because it alone has the legs armed like the rest of the body. The 
conical casque with nose-piece does not differ from that of the 
other warriors. 

Bayeux Tapestry. 

2. Norman warrior lighting without helmet, and wearing the hood 

alone. The defensive armour is the same, but this warrior is in- 
teresting on account of the form of his saddle, bridle, and the pen- 
nant on his lance. 

Bayeux Tapestry. 

of the Middle Ages. 



1. Scandinavian warrior; end of the eleventli or beginning of the 

twelfth century, from a sculpture in wood on the door of a church 
in Iceland, preserved in the Museum of Copenhagen. The equip- 
ment is remarkable by the conical casque with nose-piece and 
neck-covering, and by the curved sword or glaive which the warrior 
bears along with the buckler on his right shoulder. 

2. Count of Barcelona, Don Eamon Berenger IV. (1140) ; from an en- 

graved seal. The conical helmet has a nose-piece, and the rest of 
the armour seems to consist of a hauberk with hood, and breeches 
and leggings of mail, all in one piece. The long shield hag a coat 
of aims on one of his seals, and stripes en the other. The lance 
has a pennant. 


Complete Equipments 

1. Louis VII. the young (1137 — 1180), from his seal. The coat of mail 
has a hood, cloae-fitting sleeves, breeches, and leggings. The 
helmet has a rounded shell without a nose-piece, a cross as a crest, 
and the buckler differs greatly from the Norman one. 

of the Middle Ages. 175 

2. Qennan warrior from the mural paintings on the cathedral of Bnma- 
wick, executed in the reign of Henry the Lion, who died iu 1195. 
The equipment is interesting on account of the coat of scale- 
armoui, which resembles the Boman squamata, the large shield, 
the pommel of the sword, which is double-lobed, and the metal 
rings which encircle the knees. 

(See at page 180 the equipment of Eichard Ooeur-de-Lion (1189— 
1199), which, according to chronological order, should follow here.) 


Complete Equipments 

of (he Middle Ages. Ill 

The engraving on the preceding page represents Bohemian or Ger-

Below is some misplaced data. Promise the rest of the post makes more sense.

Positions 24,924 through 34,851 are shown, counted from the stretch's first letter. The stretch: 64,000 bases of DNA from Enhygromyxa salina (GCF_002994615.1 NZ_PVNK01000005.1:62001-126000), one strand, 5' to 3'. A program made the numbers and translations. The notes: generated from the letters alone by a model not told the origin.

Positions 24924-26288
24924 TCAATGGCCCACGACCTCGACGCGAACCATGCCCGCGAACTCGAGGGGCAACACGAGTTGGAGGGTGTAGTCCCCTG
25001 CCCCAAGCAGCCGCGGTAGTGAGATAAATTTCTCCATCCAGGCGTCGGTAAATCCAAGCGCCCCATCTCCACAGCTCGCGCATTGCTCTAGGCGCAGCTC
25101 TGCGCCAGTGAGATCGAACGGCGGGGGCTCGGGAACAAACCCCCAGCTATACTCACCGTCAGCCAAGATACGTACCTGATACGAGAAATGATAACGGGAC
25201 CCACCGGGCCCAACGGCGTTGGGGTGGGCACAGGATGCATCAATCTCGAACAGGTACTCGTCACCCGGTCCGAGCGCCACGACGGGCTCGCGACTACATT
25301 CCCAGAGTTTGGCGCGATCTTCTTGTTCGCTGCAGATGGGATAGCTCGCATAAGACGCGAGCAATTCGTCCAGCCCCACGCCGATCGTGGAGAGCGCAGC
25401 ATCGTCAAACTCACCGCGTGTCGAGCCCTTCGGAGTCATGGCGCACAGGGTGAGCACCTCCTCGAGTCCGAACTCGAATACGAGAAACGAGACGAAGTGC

man warriors, from the manuscript of Volenlav of Bohemia, in the thir- 
teenth century; preserved in the library of Prince Lobkowitz, at 
Baudnitz, in Bohemia. 

The second group on the page is headed by a chieftain whose equip- 
ment differs in no respect from that of the other warriors, many of 
whom already wear the large bassinet, generally si^pposed to belong to 
the fourteenth century, and which, worn with the hood, reaches to the 

The hauberks with long, close-fitting sleeves, and breeches with 
leggings, are evidently of the kind called " ringed" (see the explanation 
in the chapter on corslets and coats). 

The bassinets do not appear to be made of a single shell, judging 
from the line riveted with nail-heads, which divides the pointed shell 
of the helmet into two halves. 

The swords are not yet pointed, but the saddles have raised cantles, 
while the chiefs wear beards and have sharp-pointed shoes a la povZaine, 
The most remarkable feature in this elaborate illumination, as far as the 
history of defensive armour is concerned, is the broad-brimmed iron hat 
with pointed crown like that of the bassinet. There is no existing 
specimen of this kind of hat, for the iron hats of the fourteenth and 
fifteenth centuries, which are sometimes to be met with in ooUectious 
of armour, have not the crown thus pointed. 

It may be remarked that only the two chiefs wear beards, and that 
the shields with armorial devices resemble in shape the shield of Louis 
Vn. (1137—1180), represented on page 174. 


Complete Equipments 


of the Middle Ages. 179 

Grennan armourer forging a helm, copied from a miniature of the 
German ^neid of Henry of Waldeck, thirteenth century, preserved 
in the library of Berlin. The coat of mail at the foot of the anvil, 
inaccurately copied, appears, in the original design, to be treUised 
and studded with nail-heads, if it be not ringed. The helm 
{Topfhelm in German, and Tieawme in French) which the armourer 
is forging has a fixed vizor and is flat-crowned. 

German warrior, from the same manuscript. The helm has a crest ; 
the buckler is heart-shaped, like the small shield which was uni- 
versally worn in the time of Saint Louis. The armour already 
appears to be in plates, probably of leather, judging from the arm- 
guards, the cuisses, leggings, and pointed shoes, which are all 
evidently laminated. The armour of the horse, which is completely 
trellised, and studded with heads of nails, or ringed like the coat 
lying at the foot of the anvil in the first engraving, shows a great 
progress in equipment. The " Waffenrock " or frock which the 
warrior wears above his armour is grotesque enough with its long 
skirts like the overcoats of the present day ; it is also to be seen on 
the Dutch statue of the same period, represented at page 181. 


Complete Equipments 

Eiohard I. Cceur-de-Lion (1189—1199),* from a seal. The coat of 
mail has tight-fittiDg sleeves, and hood, but without hose. The '' jamhs" 
or leggings are also of mail, reaching to the knee, while the buckler 
seems to be the forerunner of the small shield of the thirteenth century.